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But then St. John's called.
Lavin frequently offers snapshots of his life that are a little too perfect—he tells the story of a day several years ago when he was in New York City on a trip with Mary and said, "If the St. John's job ever opens up, that would be a no-brainer."
Destiny aside, St. John's was a good fit. The school had a high-enough profile to draw him away from television, and is located in a city he, Mary and his parents love. It also had to be a program desperate enough to gamble on someone who had been out of coaching for as many years as he had (seven). In Lou Carnesecca, the highly successful, much-beloved longtime St. John's coach who retired in 1992, the school also offered Lavin a statesman to salute and quote and associate with as he once did with Wooden.
"St. John's needed someone who can make a difference and not just in the win-loss area, but also in moving the needle. They needed a coach who could make a splash in the Big Apple," says UCLA athletic director Dan Guerrero, who recommended Lavin to his counterpart at St. John's, Chris Monasch.
One knock on past St. John's coaches (Lavin is the sixth since Carnesecca retired) is that they didn't manage the demands of New York's grass-roots power brokers, which is a nice way of saying they didn't play ball with those who controlled the area's top talent. To this, Lavin says, "There are more similarities than differences between the L.A. and New York basketball landscapes." He also doesn't plan to rely solely on the locals. During the November signing period he landed six players ranked among the top 100 high schoolers in the country, and only 6'6" Maurice Harkless from Queens hailed from nearby. The others are 6'7" Jakarr Sampson from Akron, 6'3" D'Angelo Harrison from near Houston, 6'10" Norvel Pelle from Long Beach, Calif., 6'6" Amir Garrett from Los Angeles and 6'6" Sir'Dominic Pointer from Detroit. Pelle is noteworthy since he chose St. John's over Washington and never seriously considered UCLA.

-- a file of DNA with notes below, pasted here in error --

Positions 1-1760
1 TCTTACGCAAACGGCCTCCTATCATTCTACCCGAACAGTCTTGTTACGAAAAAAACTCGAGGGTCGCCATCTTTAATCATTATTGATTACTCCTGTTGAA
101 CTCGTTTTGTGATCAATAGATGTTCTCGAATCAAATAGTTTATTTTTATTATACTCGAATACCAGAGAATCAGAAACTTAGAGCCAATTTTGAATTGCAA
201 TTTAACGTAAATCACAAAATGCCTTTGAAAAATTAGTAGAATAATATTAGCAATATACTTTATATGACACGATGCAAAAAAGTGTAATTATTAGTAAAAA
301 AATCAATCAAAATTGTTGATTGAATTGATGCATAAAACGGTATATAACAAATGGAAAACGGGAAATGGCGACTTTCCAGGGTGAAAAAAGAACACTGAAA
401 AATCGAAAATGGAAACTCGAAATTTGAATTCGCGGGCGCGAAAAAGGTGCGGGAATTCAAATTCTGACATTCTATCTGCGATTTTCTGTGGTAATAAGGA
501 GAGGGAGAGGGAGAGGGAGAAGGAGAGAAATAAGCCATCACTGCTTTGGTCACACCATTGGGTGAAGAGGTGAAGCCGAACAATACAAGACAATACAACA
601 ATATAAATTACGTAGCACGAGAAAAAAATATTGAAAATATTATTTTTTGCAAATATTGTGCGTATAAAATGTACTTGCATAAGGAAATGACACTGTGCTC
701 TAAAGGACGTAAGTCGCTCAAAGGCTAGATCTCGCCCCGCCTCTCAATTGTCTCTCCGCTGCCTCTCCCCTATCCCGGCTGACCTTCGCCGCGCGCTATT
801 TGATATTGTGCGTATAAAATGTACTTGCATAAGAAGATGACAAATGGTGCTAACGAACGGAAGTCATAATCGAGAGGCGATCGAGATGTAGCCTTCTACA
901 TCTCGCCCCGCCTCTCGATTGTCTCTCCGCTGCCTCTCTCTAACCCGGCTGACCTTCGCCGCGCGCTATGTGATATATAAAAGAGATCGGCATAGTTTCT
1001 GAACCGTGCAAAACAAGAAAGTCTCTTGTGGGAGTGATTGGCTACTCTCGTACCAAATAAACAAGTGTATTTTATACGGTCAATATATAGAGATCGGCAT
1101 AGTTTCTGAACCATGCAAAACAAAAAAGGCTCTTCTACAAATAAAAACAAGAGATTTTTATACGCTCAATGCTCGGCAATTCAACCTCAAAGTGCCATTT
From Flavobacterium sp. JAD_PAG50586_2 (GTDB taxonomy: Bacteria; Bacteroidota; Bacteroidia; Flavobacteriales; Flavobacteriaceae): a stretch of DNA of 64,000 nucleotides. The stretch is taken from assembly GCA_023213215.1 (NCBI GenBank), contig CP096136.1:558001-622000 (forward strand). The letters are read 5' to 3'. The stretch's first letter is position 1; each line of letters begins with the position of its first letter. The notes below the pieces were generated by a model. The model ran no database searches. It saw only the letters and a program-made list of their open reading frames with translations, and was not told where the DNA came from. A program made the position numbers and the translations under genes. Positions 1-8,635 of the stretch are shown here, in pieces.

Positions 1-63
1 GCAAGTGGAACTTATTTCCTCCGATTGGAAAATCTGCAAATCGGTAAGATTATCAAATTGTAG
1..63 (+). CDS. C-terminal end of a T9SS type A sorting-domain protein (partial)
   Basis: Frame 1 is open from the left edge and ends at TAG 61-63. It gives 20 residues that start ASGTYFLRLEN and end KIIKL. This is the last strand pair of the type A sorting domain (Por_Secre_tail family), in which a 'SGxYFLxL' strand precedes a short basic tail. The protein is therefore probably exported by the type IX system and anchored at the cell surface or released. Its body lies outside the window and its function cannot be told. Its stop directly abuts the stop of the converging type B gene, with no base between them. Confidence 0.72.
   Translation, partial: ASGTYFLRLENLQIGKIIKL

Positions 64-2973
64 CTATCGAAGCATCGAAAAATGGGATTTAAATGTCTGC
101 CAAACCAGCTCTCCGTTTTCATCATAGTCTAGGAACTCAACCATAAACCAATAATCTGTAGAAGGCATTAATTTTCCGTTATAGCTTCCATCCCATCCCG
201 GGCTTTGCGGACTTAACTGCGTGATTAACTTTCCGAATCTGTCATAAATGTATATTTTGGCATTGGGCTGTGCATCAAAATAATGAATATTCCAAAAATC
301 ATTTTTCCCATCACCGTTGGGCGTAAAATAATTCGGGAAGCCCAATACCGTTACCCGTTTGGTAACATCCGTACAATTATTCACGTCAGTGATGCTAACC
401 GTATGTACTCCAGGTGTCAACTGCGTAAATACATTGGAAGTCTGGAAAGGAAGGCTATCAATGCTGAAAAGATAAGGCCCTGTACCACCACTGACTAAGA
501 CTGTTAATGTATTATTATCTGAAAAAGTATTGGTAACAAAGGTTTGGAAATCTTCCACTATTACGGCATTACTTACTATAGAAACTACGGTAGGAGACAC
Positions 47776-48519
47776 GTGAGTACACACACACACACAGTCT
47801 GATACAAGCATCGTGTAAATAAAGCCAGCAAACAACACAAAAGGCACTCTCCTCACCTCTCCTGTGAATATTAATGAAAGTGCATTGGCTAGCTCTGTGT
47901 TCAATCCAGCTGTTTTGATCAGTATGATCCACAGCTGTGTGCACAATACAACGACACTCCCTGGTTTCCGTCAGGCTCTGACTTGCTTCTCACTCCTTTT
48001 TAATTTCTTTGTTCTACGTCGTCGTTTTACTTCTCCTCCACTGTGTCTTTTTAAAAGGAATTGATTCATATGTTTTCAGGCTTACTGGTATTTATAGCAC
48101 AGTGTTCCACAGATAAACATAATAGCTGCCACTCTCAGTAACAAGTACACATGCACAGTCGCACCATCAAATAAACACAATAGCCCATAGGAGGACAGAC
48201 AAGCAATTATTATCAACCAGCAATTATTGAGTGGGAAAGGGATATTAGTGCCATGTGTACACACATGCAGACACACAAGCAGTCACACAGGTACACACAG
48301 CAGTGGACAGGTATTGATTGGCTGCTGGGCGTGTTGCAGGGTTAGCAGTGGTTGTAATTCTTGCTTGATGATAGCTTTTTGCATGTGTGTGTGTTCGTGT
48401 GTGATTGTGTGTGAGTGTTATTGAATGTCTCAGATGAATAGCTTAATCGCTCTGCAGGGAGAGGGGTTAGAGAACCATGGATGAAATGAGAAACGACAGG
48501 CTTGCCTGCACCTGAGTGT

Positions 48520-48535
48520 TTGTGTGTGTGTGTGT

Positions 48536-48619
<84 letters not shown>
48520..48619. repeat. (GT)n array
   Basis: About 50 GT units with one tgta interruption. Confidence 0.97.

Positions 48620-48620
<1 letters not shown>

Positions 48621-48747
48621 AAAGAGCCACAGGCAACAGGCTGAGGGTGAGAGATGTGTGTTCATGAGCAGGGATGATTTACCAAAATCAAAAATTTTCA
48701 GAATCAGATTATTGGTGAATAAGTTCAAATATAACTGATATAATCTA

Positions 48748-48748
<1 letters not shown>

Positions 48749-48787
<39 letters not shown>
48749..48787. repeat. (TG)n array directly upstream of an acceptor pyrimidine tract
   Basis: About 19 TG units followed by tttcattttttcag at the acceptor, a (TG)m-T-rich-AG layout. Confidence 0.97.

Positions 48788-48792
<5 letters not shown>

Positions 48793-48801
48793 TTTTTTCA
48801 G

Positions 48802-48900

Led by the senior trio of Dwight Hardy, Justin Brownlee and D.J. Kennedy, the Red Storm dropped back-to-back games against St. Bonaventure and Fordham in December but were a respectable 9--3 at week's end, after winning their first two Big East games, against West Virginia and Providence. They face a tough stretch over the next month that includes No. 5 Syracuse, No. 1 Duke and a homecoming game of sorts against UCLA on Feb. 5.
Lavin's biggest additions may have been to his coaching staff. He hired 53-year-old Mike Dunlap, the former Oregon and Arizona assistant, then a few months later he added 74-year-old Gene Keady, the legendary former Purdue coach, as an "adviser."
While at UCLA, Lavin was often told he needed to hire a tactician to assist him. "But I wouldn't replace an assistant at a time we were making Sweet 16s and landing No. 1 recruiting classes," he says. Securing the services of Dunlap and Keady can be construed as Lavin admitting a deficiency (or at least ensuring it won't get used against him again), but he chooses to focus on the symmetry of Keady, his onetime boss when he was a Purdue assistant, returning to help him. Destiny again.
"And another thing is that New York is a good fit for me now because I've been beaten up a bit," he says. "If people just saw me as coming from California with this wife who is an actress, it wouldn't work. To be accepted here I needed to take some shots like the ones I took at UCLA."
At breakfast in Marina Del Rey, Lavin was asked if it was fair if a story written about him concluded that his run at St. John's was going to answer the question, once and for all: Is Steve Lavin a good basketball coach?